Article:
Searching for catharsis in Tatara

The ground in Landikotal allows cricket, football to heal conflict-hit terrain

Hidayat Khan March 01, 2016
Match under way at Tatara Ground. PHOTO: EXPRESS


If you search for images of Tatara Football Ground in Landikotal on the internet, you will find photographs of a rough and jagged terrain surrounded by treacherous hills.

However, such images belie the significance of this playground in keeping sports alive in the region. For decades, young people have played cricket and football at Tatara Football Ground. Even during turbulent times when security situation in the agency deteriorated, children and aspiring sportsmen have thronged this field all kitted up to play matches.

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For 16-year-old Shahenshah Afridi, Tatara Football Ground was where he was able to hone his skills on the cricket pitch. His talent and passion for the game took him from Landikotal to Australia. A left-hand batsman, Shahenshah was the part of the Pakistani under-16 cricket squad which defeated the Australian team on home ground in 2015.

Riaz Afridi, his elder brother, who grew up playing cricket on the same ground, has emerged as a prolific sportsman who has played for the national cricket team (around 2003 and 2004).

Cricket through the ages

Khyber Agency has been ravaged by militancy but locals remained steadfast in their passion for cricket and football. Two month-long tournaments at Tatara have been held since 1983.

According to Shahenshah, he has never been discouraged by the deteriorating security situation and has continued to play cricket against all odds.

During the cricket tournaments, thousands of people gather at the ground to watch the game. If they cannot find a place to sit on the bleachers installed next to the ground, they squat on large rocks at the foot of the hills and cheer their teams on. As players from the local team hit a six in a match on Wednesday, the audience breaks into rowdy applause.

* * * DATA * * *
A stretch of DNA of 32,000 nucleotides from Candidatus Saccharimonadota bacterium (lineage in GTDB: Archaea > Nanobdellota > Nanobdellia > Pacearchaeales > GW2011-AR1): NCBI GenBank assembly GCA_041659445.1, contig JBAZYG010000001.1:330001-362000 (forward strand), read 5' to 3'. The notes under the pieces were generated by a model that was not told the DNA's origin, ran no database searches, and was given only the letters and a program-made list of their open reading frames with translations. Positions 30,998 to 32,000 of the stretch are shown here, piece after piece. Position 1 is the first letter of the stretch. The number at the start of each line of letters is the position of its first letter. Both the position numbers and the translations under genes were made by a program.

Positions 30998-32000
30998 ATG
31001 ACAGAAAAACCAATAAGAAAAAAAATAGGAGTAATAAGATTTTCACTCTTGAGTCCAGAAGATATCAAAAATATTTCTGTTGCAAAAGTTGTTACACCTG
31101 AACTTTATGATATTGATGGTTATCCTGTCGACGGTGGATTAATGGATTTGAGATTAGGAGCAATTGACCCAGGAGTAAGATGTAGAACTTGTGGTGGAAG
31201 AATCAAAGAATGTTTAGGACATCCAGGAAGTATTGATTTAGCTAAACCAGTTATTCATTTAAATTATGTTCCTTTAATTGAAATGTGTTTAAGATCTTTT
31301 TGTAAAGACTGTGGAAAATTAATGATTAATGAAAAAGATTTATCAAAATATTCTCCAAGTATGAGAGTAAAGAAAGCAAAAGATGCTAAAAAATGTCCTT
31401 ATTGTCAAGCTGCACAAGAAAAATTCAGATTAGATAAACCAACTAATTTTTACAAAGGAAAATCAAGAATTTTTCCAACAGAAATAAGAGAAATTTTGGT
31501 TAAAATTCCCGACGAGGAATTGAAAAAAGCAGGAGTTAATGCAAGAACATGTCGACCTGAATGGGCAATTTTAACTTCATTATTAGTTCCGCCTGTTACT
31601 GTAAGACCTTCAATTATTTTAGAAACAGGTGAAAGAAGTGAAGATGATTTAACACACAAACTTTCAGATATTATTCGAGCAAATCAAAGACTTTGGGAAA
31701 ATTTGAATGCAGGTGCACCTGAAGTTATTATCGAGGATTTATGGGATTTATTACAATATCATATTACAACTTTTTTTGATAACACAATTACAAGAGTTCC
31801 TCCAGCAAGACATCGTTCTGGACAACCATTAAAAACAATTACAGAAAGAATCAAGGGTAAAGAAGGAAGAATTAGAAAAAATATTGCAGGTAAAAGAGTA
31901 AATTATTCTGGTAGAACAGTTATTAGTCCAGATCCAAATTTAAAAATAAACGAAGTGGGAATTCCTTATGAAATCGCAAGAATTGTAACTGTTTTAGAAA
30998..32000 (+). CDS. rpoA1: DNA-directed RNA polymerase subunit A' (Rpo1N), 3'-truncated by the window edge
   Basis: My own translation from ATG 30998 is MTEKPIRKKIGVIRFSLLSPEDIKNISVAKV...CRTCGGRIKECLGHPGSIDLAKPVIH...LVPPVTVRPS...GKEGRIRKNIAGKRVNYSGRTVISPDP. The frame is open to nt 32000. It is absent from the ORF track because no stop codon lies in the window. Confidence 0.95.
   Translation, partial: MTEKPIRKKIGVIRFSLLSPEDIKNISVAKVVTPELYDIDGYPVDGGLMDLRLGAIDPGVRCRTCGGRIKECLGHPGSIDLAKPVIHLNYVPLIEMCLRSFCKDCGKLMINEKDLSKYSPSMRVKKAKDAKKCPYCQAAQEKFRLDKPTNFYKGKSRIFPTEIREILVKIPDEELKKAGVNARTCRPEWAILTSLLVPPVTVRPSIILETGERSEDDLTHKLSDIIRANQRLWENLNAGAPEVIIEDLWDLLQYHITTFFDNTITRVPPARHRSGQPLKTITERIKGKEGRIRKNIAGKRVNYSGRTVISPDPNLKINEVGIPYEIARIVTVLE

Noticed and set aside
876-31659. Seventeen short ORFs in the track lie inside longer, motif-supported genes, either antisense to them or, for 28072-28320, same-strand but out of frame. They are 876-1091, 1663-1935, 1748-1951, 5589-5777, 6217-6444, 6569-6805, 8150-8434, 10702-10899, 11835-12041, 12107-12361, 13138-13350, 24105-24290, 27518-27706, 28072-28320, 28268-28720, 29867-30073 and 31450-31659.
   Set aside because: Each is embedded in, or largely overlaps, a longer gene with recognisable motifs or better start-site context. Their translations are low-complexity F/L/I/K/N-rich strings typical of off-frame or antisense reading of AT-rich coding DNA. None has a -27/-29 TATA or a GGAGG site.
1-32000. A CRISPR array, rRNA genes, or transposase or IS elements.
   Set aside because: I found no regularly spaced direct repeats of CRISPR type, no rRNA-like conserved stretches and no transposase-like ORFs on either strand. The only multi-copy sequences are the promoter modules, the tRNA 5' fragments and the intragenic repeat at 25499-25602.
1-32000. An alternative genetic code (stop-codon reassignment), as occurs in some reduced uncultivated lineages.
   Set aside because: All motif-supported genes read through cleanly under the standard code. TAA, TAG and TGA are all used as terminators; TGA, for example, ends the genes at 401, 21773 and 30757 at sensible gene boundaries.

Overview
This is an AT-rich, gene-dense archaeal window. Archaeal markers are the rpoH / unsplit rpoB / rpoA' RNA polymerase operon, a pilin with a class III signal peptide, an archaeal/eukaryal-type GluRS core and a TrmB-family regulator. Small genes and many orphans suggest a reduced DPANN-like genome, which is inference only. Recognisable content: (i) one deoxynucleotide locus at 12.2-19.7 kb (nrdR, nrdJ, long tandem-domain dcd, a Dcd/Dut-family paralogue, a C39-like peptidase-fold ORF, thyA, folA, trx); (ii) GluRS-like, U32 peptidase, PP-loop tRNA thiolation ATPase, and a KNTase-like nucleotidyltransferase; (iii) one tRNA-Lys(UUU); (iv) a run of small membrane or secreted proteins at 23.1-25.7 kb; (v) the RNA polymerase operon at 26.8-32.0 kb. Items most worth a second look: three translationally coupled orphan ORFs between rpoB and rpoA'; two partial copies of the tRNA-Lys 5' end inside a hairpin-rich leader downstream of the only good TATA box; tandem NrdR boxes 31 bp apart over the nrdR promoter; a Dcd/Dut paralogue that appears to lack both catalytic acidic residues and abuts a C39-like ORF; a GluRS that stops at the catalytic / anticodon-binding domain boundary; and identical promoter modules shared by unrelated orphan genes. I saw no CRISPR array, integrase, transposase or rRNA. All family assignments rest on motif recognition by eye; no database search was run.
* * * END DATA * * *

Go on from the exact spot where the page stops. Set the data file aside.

Sports extravaganza

Over the years, the tournaments have become a crucial part of life for young people in Landikotal. At least 52 teams from Khyber Agency and two teams from Afghanistan are participating in this year’s cricket tournament.

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Rehman Afridi, the organiser of the tournaments who is also a football coach, told The Express Tribune, players who visit the area to participate in the tournament are treated like guests and provided accommodation.

“Villagers contribute towards their expenses and ensure the event is a success,” he said. “We have been holding these tournaments for several decades because of our love for sports.”

Amid challenges

Rehman said locals are not in a position to bear the cost of maintaining the playground. “We would need to get soil for the cricket pitch from Gujranwala,” he said. “However, we cannot bring it to Landikotal due to lack of resources.”

According to Rehman, there is neither a roller to make a cricket pitch nor a net to make a goal post to enable young people to play football.

“We need soil and grass to smooth the jagged surface,” Rehman said. “We can’t afford any without government support.”

Bend it like the Afridis

“Football is our traditional game,” Najeeb Afridi, president of the local football association said. “Over 30,000 people participate in a football tournament held in Landikotal every year. Moreover, players from the region eventually join football clubs in the country.”

Najeeb added Landikotal has produced a large number of sportsmen and a sports complex should be established there. “Politicians and government officials have promised to establish a sports complex in Landikotal, but have never acted on their words,” he added.

According to Najeeb, the political administration has the sports complex marked on a map for the tehsil. “However, plans to establish it have not materialised,” he added.

Solace in sports

According to Muhammadullah, who has been selected in Pakistan Disabled Cricket Team, these sports can “foster unity in a country badly affected by war”.

“Sports are a balm for tribespeople,” he said. “We don’t have any entertainment facilities. All we have unrest. Sports gives life continuity.”

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Muhammadullah added, “We have a number of players who are differently-abled and have played at Tatara Football Ground.”

Asad Afridi, who has played in the team in India, said, “Every time I see young people play on the ground, I forget my woes. This playground is the only source of catharsis amid instability and uncertainty.”

Published in The Express Tribune, March 2nd, 2016.


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